Part of the joy of being part of an innovative company such as Boxcitement is the chance to explore creativity in all its forms and to spot trends amongst our customers and the creative community in general. We’ve discovered a number of fun products that seem to send creative and crafty people into a frenzy – one of them being washi tape.
We thought we’d explore a little deeper and write a little about the history of washi tape as well as showing you some of ways the creative people around the world are putting it to use.
The first amazing fact is that washi tape was only invented in 2006. As opposed to washi paper, which has been around for thousands of years.
So why do people get so excited about tape? Tape can just stick stuff together right? The first thing to say is that if you’re using washi tape as you would normal sticky or masking tape, then you’ve kind of missed the point. Apart from anything else, it’s relatively expensive, so there are much cheaper ways of sticking things together! Washi tape can however be used for all sorts of crafting, decorating and art projects. The tape is residue free and can be removed and replaced many times, it is very lightweight and can be used in layers to great artistic effect. And as you will know if you’ve ever seen the amazing array of tapes on the market, it comes in many, many colours, finishes and designs. The possibilities are truly endless!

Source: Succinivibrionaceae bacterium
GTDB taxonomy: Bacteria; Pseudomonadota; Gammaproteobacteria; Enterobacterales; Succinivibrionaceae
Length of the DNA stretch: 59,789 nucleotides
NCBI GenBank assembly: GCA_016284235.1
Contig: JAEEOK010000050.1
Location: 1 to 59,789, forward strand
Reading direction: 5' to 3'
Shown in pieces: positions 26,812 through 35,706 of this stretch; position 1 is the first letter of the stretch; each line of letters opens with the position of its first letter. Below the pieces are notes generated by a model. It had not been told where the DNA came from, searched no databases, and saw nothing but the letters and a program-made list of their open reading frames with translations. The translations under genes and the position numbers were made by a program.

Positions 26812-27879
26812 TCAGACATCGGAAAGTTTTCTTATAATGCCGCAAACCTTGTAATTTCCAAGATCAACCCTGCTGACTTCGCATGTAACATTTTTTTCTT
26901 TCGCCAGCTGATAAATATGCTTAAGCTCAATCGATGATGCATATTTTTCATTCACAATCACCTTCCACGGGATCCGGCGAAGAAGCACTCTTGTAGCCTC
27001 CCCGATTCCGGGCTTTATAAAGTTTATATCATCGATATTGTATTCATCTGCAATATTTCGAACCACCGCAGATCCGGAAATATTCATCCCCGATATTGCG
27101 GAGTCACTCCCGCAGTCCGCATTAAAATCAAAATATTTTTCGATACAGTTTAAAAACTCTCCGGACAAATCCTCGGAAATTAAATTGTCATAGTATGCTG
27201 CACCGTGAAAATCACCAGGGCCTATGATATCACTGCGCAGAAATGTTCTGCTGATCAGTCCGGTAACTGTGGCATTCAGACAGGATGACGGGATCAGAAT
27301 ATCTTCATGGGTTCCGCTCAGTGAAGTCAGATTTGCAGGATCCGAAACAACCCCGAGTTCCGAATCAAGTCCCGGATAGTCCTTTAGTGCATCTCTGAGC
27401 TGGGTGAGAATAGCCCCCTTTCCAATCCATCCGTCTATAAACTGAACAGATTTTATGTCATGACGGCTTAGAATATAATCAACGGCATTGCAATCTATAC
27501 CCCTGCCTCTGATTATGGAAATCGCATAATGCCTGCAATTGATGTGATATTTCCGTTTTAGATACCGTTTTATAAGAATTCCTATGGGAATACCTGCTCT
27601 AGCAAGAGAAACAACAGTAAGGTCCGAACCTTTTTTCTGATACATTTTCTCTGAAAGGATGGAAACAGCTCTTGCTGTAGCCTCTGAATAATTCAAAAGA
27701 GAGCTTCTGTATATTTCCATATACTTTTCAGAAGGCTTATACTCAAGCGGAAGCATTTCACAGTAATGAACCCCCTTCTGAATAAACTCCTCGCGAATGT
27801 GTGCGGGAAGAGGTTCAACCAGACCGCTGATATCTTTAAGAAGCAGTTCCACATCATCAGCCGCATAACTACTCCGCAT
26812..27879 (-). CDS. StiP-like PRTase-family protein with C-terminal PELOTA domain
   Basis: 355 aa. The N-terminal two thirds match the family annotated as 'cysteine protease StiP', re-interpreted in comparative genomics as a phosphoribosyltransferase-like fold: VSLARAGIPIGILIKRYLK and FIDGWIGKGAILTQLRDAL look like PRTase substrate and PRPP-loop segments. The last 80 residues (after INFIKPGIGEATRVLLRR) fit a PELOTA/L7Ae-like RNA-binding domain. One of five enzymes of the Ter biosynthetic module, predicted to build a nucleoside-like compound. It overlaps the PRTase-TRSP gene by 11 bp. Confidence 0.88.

Check out these wonderful washi-covered tealight candles here.
The history of washi
Washi tape is modelled after traditional Japanese paper, and that’s where it got the name washi. The word ‘washi’ is made of up the Japanese characters wa 和(わ) meaning harmony, or Japan, and shi 紙(し) which means paper. So put them together, and it means Harmonious Japanese Paper – the perfect description!
Unlike the paper we are all familiar with, made from tree pulp, washi is made from the pulp of Japanese shrubs. It can be made of almost any plant, but is typically made from ganpi, kozo, mitsumata, or sometimes hemp. Washi paper is characterised by the beautiful designs that are printed or painted on it, giving the typical lightweight and textured feel.
Today the internet is full of effective, simple and colourful projects that utilise washi in hundreds of ways. We’ve compiled a collection of some of our favourites here – a quick look around Pinterest will reveal thousands more! If you’d like to purchase your own, try Ebay for some interesting designs – some imported directly from Japan and difficult to find in the UK. We hope you learn to love washi as much as we do – happy taping! (and we’d love to see your projects – please share with us on our Boxcitement Facebook page!).
Get the instructions for making your washi phone cover here.